How did intrusions go on for five years without being noticed?
Dan Raywood, news editor, SC Magazine
The Shady RAT report from McAfee this week found that some sensitive organisations had been under attack for up to five years in some cases.
Back in June last year, ArcSight president and CEO Tom Reilly told me that he had met with the CEO of a company who had suffered ‘the largest breach in history', and said that while his technology could not have stopped the breach, it could have stopped it going on for '18 months'.
This led me to think; surely some sort of security information and event management (SIEM) technology would have detected this on the first intrusion and stopped the lengthy invasion? I spoke with Bill Roth, chief marketing officer at LogLogic, who said most people are under-protected and do not consider the reality of the advanced persistent threat (APT) or think that it will affect them.
He said: “There has been a major change in the way that black hat hacking is done, it is now about stealth and taking one's time. The trapdoors are laid slowly over time with one event a day or a week, it is among white noise.
“Now it is a case of you will get hacked, as the black hat only has to get it right once while you have to be protected all of the time. A system that is focused on storing large amounts of data needs to detect these things.”
Likewise Ross Brewer, vice president and managing director for international markets at LogRhythm, said: “The way this attack was spotted is a lesson to all organisations about how they should approach IT security in future.
“By collecting and analysing log data it was possible to locate where traffic flow was coming from. In addition, using log data in this way meant data loss and the methods by which it was extracted could be identified.
“Unfortunately many firms are wasting this valuable resource. In order to spot vulnerabilities in real time it is essential that organisations have automated, centralised systems in place that collect and monitor 100 per cent of log data on an ongoing basis.”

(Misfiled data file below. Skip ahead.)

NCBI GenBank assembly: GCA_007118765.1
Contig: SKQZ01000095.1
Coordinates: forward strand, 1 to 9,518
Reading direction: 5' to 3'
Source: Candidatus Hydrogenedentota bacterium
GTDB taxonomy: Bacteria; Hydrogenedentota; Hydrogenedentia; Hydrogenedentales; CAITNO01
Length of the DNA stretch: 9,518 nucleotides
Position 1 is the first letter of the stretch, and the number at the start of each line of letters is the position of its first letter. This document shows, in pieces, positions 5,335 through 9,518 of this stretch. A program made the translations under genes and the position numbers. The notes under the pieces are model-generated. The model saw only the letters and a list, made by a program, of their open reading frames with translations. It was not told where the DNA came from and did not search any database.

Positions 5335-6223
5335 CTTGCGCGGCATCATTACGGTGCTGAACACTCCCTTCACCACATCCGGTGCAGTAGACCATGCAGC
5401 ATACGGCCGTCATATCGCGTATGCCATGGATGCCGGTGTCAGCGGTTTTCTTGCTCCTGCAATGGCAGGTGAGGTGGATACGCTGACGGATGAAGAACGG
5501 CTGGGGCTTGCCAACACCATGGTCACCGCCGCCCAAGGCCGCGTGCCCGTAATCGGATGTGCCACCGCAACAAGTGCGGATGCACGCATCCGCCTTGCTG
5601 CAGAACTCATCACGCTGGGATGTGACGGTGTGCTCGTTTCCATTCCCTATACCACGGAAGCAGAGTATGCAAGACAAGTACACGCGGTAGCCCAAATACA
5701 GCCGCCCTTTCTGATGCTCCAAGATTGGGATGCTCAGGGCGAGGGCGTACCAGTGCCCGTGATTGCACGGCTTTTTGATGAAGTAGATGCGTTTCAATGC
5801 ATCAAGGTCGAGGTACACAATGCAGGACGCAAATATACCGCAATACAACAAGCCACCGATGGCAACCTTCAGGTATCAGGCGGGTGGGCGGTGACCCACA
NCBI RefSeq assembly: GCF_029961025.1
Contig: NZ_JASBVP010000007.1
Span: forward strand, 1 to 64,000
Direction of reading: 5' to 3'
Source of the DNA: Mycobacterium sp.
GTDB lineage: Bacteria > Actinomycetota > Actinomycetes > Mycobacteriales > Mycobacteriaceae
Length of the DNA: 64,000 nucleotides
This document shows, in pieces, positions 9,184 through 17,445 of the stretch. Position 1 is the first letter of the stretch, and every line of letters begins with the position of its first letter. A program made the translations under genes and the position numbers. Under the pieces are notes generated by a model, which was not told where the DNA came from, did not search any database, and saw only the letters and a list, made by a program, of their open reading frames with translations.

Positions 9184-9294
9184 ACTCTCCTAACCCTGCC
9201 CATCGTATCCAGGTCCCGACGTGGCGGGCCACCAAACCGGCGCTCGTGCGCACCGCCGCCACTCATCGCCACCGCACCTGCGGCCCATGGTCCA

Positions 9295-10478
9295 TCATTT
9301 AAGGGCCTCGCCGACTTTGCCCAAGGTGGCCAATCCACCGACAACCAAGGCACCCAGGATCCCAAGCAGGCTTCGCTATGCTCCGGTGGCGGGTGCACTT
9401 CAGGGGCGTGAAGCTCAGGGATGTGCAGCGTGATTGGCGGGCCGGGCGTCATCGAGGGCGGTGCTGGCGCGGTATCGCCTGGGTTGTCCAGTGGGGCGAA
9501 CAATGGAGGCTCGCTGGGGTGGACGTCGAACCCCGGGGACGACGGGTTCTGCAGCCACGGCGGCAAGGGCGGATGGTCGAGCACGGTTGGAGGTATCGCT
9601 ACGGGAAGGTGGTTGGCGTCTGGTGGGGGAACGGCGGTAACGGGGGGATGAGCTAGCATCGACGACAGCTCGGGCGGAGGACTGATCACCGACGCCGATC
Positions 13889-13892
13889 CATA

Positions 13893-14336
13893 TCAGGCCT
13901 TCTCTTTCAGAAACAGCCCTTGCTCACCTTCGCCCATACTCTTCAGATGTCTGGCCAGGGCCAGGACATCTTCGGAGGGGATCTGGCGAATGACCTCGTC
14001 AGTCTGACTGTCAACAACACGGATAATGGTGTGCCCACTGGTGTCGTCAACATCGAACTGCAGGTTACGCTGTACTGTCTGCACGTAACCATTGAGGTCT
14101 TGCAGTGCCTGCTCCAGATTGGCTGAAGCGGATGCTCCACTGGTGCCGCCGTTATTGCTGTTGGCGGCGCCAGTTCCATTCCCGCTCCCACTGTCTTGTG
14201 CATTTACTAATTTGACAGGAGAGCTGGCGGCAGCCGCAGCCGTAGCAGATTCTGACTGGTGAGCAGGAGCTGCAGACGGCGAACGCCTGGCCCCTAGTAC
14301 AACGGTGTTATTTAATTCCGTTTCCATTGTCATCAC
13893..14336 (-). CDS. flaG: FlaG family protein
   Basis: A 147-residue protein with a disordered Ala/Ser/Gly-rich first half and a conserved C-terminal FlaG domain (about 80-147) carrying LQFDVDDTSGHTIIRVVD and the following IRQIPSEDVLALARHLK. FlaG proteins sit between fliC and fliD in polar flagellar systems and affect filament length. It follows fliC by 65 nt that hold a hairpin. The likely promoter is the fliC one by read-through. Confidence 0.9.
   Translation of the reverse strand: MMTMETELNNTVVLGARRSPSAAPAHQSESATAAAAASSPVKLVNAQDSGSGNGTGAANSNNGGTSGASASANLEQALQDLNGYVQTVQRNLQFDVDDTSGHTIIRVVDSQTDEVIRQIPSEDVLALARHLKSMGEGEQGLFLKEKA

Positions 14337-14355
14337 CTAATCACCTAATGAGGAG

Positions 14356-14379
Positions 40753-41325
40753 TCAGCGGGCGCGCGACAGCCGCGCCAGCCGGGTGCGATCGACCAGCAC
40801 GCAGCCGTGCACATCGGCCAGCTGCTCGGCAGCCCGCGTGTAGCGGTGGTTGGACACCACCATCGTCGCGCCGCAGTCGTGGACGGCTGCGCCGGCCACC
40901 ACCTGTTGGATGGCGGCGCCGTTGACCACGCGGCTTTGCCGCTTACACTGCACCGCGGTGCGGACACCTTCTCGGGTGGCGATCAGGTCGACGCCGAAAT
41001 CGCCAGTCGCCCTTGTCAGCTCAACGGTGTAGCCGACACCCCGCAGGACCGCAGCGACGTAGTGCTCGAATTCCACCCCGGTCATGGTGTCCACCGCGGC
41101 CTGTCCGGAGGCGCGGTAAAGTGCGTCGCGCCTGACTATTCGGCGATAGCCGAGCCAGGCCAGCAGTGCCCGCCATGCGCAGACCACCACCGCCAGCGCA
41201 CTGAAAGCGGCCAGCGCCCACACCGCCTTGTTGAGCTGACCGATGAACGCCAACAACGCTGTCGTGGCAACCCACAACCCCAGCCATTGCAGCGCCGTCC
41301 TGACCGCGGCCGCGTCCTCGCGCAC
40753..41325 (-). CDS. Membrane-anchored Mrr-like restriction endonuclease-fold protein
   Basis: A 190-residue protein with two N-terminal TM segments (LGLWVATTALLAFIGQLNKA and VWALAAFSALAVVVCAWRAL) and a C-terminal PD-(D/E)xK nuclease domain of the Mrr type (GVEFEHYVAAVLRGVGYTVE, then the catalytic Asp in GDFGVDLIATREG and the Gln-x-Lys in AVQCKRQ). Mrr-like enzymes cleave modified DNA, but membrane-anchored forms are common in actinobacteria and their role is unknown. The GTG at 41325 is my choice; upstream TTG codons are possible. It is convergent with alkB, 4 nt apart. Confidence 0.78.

Nathan McNeill, co-founder and chief strategy officer at remote working solutions specialist Bomgar, said that the 'not knowing' can go on for a very long time and an effective security framework has to include means of detecting breaches when they happen, not just prevent them from happening.
He said: “A large enterprise is like an opera house. By necessity, you have an extensive network of secret remote access passageways that allow work to go on behind the scenes without disrupting the show.
“The problem with many enterprises is they've forgotten about half of the passageways and they don't have a way to audit the other half, leaving the door wide open for a phantom (or shady RAT) to take up residence and live comfortably, undetected for years."
One person also speculated to me that the report could see Senate Bill 21 reinstated, saying that it had been sidelined by the national debt issues and was suspected to be dead, but following this report the US government may see this as something big.
There was some comment on our original story that this was a marketing wheeze to encourage people to invest further in stronger security software, but talking to McAfee made me aware that the number of companies affected was not the story, but the duration of the operation was.
Could this roll on to greater levels? Well if those comments that a crucial piece of US legislation could put cyber security back to the fore do become true, then surely this has been a worthwhile exercise.